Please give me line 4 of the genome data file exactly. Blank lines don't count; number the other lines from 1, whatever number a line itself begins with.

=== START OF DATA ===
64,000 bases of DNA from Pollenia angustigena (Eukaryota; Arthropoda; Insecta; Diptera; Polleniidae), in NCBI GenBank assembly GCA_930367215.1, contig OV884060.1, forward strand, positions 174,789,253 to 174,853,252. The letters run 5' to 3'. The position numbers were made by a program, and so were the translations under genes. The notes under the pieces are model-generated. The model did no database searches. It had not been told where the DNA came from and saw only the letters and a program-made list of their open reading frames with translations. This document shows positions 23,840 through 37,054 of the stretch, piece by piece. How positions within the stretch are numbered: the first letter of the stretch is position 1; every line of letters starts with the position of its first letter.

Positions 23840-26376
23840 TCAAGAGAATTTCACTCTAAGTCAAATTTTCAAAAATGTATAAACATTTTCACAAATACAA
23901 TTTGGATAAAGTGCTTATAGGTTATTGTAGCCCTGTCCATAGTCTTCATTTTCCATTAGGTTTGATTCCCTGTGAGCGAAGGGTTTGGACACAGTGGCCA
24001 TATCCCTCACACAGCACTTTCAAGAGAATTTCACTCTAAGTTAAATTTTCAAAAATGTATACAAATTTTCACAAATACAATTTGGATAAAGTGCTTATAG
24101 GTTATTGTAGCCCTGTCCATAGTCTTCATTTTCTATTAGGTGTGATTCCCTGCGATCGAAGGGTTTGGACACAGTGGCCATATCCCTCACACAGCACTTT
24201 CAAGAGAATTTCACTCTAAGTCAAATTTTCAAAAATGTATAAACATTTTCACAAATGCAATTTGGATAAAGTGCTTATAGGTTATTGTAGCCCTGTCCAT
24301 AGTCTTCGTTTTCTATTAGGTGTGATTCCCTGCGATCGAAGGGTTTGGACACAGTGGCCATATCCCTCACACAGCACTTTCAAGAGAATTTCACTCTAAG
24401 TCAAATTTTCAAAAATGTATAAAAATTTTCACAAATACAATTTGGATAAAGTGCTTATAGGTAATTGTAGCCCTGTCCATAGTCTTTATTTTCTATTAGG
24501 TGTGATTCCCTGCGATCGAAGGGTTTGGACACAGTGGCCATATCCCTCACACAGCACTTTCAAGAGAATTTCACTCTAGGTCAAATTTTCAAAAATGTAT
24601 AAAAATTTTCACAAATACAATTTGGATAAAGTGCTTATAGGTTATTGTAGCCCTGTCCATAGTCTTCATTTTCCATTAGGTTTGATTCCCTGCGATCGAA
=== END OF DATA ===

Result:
23901 TTTGGATAAAGTGCTTATAGGTTATTGTAGCCCTGTCCATAGTCTTCATTTTCCATTAGGTTTGATTCCCTGTGAGCGAAGGGTTTGGACACAGTGGCCA